• ‘In [Finer's] own inventive readings, the impact of Sterne and English eighteenth-century narrative experiments is dominant in Shklovskii’s journalism and fiction of the mid 1920s. The overt play with convention evident in his non- fiction, as in his novels, exemplifies in a double sense the khod konia — both the knight’s move of artistic indirection and the hobby horse of Shandean digressions.’ — Dale E. Peterson, Slavonic and East European Review 89.4, October 2011, 720-21 (full text online)
  • ‘Emily Finer’s first monograph represents a significant advance on any other coverage of Viktor Shklovskii (1893–1984) and his work in literature to date... An outstanding study for those interested in early twentieth-century Soviet culture, comparative literature and literary reception, close readings of English literature in Russian translation, and the publication and dissemination of English literature in Russia and the Soviet Union.’ — Rosemari Baker, Slavonica 17.1, April 2011, 54-55

Comparative Literature in Britain: National Identities, Transnational Dynamics 1800-2000
Joep Leerssen
Studies In Comparative Literature 2723 September 2019

  • ‘This is a study of the rare kind of which it can truthfully be said that it is definitive: the description fits Leerssen’s book perfectly. To those still living who launched comparative literature in the new universities some 50 years ago it will come as a happy reminder of an exciting time of innovation and change which they were fortunate to have been part of. To those of a later generation it will reveal that what happened in the 1960s did not emerge from nowhere: a long and honourable history, ably explored by Professor Leerssen, led up to it.’ — John Fletcher, Journal of European Studies 50.3, 2020, 302-321 (full text online)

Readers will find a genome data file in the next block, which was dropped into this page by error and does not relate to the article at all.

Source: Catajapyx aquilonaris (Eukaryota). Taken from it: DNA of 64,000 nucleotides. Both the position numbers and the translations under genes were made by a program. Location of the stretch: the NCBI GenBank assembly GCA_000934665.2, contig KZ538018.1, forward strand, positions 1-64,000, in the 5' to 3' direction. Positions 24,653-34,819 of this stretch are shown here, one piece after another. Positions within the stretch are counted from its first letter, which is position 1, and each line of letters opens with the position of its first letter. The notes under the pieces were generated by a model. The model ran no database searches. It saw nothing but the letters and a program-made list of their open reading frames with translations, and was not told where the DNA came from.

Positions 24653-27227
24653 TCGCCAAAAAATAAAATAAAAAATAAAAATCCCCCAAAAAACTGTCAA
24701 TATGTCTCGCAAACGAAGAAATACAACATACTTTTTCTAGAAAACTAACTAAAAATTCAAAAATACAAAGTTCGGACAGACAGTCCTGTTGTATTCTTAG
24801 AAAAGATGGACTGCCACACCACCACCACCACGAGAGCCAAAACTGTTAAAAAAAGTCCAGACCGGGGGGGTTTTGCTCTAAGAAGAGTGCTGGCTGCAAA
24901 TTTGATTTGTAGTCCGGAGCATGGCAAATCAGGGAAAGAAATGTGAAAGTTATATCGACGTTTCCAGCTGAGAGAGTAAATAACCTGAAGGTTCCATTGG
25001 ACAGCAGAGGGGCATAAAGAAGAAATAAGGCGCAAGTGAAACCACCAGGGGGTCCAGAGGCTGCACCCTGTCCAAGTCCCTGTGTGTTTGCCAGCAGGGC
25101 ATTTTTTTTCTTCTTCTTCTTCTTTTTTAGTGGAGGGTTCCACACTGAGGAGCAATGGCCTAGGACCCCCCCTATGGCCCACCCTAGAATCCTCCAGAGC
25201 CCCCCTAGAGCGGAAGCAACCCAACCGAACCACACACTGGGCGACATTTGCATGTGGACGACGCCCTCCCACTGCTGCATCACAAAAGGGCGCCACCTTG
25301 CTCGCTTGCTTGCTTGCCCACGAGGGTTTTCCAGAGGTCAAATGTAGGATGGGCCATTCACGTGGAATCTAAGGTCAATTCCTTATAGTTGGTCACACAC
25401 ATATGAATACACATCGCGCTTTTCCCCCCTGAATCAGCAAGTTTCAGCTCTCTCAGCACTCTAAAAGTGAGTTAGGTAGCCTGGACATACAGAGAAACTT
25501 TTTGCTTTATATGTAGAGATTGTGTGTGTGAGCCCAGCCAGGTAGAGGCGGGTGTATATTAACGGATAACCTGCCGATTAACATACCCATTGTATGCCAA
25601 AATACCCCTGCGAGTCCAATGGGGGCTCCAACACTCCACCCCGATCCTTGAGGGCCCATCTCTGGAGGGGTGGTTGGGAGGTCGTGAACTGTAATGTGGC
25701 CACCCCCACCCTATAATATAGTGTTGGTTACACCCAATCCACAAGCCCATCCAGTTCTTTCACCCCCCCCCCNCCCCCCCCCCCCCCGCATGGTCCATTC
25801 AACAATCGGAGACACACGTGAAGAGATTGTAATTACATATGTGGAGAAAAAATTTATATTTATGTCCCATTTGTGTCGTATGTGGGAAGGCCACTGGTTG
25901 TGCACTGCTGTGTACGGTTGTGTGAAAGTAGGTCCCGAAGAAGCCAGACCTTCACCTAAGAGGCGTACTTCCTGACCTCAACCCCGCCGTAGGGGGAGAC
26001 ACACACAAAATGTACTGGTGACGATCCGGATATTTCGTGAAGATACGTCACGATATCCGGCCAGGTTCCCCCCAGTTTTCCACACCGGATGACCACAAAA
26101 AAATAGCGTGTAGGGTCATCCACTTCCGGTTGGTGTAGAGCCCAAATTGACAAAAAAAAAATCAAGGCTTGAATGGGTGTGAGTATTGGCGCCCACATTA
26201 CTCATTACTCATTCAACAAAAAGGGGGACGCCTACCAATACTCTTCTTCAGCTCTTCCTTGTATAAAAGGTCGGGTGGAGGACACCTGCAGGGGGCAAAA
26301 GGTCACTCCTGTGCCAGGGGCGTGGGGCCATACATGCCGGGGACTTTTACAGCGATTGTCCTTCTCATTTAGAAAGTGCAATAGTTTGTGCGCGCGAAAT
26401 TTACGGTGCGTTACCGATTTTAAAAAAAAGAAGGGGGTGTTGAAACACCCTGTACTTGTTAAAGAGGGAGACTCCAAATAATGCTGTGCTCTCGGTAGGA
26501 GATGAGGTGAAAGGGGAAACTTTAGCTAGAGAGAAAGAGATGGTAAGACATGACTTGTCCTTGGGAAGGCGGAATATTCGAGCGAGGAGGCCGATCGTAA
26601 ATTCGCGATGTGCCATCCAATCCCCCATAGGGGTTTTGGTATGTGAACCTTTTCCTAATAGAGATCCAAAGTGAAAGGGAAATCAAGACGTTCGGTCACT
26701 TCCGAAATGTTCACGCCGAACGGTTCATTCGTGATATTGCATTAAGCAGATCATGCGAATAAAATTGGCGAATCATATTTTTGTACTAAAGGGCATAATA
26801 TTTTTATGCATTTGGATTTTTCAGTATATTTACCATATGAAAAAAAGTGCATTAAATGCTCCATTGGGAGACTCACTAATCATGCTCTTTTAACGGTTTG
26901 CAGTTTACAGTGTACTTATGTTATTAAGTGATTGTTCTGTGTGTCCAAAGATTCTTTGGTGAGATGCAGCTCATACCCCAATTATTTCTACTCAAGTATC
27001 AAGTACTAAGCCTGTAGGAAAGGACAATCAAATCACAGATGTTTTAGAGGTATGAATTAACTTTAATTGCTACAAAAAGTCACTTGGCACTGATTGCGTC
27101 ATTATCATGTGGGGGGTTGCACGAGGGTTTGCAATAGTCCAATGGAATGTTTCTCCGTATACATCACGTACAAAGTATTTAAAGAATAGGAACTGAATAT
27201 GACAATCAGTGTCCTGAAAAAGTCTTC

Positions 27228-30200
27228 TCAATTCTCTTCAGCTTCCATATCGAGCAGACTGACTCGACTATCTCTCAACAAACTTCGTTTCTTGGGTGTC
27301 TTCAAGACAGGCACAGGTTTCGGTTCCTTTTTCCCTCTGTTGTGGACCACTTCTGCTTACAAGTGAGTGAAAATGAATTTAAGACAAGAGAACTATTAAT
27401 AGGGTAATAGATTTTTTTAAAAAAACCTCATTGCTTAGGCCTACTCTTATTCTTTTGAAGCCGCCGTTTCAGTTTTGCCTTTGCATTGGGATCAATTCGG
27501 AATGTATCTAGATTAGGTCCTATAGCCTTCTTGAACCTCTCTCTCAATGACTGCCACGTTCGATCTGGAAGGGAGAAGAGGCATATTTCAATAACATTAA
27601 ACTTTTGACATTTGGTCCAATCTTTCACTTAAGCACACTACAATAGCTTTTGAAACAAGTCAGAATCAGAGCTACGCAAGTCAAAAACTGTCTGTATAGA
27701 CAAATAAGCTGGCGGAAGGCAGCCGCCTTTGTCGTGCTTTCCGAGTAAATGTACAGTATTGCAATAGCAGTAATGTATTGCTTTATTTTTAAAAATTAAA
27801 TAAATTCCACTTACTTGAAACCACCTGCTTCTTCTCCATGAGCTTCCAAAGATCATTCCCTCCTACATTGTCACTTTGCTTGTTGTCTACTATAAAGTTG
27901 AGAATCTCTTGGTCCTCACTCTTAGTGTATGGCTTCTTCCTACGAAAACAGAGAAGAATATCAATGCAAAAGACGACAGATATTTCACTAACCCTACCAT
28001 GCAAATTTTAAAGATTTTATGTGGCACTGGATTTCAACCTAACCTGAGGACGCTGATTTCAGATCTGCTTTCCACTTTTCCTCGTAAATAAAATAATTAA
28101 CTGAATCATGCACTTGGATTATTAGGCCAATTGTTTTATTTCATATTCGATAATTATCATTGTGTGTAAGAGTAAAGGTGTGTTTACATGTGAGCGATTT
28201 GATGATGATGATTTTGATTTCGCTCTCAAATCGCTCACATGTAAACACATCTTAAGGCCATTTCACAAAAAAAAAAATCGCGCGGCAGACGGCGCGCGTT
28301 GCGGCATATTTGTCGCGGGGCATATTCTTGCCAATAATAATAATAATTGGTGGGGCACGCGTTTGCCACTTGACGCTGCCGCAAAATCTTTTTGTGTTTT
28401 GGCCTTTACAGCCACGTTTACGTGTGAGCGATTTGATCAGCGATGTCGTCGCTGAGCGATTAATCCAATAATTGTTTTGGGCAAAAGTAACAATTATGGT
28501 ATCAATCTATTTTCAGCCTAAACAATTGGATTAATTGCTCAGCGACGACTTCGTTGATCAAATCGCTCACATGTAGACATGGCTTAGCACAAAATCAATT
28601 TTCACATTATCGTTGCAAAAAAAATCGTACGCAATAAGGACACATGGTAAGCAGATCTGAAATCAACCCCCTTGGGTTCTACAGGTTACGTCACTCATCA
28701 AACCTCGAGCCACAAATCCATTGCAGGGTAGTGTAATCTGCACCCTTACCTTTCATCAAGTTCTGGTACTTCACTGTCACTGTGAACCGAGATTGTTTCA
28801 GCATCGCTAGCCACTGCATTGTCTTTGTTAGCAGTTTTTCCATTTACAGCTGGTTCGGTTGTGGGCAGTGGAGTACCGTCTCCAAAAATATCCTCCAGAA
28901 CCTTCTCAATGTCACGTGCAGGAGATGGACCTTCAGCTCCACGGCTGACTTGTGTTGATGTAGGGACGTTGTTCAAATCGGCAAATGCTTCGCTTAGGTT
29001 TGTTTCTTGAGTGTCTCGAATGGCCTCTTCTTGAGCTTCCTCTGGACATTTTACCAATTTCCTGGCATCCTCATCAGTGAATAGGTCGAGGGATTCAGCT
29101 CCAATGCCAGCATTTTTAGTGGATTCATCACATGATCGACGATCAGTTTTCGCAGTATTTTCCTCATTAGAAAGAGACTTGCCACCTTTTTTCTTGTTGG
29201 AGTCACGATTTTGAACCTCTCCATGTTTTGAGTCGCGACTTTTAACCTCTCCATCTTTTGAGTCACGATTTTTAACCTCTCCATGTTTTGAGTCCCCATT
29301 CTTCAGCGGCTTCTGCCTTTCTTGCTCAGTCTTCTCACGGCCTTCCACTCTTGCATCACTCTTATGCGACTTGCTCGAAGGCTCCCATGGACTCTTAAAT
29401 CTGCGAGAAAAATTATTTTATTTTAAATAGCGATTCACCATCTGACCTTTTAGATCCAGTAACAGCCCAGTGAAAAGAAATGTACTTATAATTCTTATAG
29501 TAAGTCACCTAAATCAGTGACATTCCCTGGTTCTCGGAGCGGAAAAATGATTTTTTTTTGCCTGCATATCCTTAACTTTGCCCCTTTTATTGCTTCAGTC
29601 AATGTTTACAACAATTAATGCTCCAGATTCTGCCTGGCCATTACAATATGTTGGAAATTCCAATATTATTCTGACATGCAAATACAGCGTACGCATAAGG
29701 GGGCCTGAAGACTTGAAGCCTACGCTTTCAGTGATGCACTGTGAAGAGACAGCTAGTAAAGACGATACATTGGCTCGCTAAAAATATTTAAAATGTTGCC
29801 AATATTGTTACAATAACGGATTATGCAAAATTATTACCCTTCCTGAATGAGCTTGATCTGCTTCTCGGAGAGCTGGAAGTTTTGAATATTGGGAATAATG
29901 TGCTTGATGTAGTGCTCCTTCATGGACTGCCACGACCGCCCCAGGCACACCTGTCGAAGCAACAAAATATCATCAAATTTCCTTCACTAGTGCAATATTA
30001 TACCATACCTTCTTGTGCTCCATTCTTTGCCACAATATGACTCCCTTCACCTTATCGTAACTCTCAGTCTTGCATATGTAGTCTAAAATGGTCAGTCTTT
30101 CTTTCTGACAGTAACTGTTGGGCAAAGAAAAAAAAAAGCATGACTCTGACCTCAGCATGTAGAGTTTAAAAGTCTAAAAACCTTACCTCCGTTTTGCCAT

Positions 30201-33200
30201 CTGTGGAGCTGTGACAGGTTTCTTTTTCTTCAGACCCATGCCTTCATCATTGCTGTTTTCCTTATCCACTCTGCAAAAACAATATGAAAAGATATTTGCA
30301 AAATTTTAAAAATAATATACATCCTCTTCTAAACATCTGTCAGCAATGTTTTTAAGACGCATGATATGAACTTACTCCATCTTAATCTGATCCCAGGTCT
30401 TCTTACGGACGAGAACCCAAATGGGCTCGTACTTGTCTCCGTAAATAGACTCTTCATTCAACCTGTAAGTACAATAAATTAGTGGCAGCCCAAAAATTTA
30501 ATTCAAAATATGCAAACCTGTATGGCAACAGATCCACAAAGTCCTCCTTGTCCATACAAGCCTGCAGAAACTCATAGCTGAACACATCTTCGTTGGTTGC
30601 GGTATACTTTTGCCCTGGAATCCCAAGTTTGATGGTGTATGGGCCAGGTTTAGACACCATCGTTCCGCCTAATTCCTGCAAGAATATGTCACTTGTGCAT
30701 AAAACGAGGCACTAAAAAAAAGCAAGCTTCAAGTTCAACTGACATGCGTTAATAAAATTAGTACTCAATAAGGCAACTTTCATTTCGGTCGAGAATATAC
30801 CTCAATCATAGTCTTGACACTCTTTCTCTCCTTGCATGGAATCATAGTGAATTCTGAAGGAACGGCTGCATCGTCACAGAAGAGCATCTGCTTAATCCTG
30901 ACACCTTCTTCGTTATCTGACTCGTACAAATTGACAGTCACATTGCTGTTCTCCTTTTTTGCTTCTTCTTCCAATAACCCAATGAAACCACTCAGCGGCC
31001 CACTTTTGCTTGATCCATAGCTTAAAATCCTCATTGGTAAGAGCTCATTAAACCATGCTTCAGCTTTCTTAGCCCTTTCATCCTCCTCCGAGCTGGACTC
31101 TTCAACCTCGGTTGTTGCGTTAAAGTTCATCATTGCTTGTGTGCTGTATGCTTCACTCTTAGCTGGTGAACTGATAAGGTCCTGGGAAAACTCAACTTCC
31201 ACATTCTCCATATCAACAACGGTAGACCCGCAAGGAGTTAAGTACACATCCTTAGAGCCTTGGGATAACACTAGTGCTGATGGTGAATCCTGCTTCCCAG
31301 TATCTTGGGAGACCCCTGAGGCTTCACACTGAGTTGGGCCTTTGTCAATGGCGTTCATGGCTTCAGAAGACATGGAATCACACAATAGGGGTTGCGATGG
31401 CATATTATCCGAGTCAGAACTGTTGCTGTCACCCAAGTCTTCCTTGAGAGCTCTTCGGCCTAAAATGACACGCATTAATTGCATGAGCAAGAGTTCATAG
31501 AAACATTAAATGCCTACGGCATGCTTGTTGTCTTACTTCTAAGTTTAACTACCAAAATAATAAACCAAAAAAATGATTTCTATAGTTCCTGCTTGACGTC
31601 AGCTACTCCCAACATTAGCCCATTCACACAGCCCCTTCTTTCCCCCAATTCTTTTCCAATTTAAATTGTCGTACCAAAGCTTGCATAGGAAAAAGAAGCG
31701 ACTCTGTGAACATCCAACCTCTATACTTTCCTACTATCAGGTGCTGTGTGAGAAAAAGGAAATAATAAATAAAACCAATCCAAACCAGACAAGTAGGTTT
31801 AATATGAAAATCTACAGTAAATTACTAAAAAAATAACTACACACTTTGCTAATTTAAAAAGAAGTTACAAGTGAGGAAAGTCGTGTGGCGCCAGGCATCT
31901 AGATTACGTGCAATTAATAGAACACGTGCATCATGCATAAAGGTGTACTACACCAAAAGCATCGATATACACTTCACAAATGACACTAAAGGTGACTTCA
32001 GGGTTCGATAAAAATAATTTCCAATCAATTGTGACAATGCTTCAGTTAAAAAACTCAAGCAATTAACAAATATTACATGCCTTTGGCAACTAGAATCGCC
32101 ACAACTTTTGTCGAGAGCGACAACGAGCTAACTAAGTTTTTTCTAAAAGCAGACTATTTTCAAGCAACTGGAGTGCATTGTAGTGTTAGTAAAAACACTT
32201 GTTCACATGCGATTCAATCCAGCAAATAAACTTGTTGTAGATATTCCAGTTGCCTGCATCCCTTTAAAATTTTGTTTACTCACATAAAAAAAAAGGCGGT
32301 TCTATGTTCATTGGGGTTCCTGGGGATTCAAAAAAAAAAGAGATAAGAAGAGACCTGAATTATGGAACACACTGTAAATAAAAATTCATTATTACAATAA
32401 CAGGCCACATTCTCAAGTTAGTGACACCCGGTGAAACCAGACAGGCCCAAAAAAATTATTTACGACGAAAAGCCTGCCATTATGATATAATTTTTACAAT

• ‘The publication of [this book] is welcome news... The entire section on the nineteenth century is a treasure house of insights into cross-national and comparative ways of approaching knowledge... This is, all in all, a book to be heartily recommended for a wide variety of readers interested in comparative studies in the humanities and social sciences, while being of particular interest to those wishing to understand the evolution of literary and cultural studies.’ — Barnita Bagchi, History of Humanities Fall 2020, 554-56

Iris Murdoch and Elias Canetti: Intellectual Allies
Elaine Morley
Studies In Comparative Literature 2925 September 2013

  • ‘As Elaine Morley aptly observes in her exciting and innovative book, the majority of publications foreground personality and relationship issues but allow little room for discussion of the creative affinity between the two authors... The much-needed shift of focus from the personal to the literary and philosophical in Morley’s analysis of Murdoch and Canetti as intellectual allies is path-breaking.’ — Dagmar C. G. Lorenz, Modern Language Review 109.4, October 2014, 1142-43 (full text online)

Likenesses: Translation, Illustration, Interpretation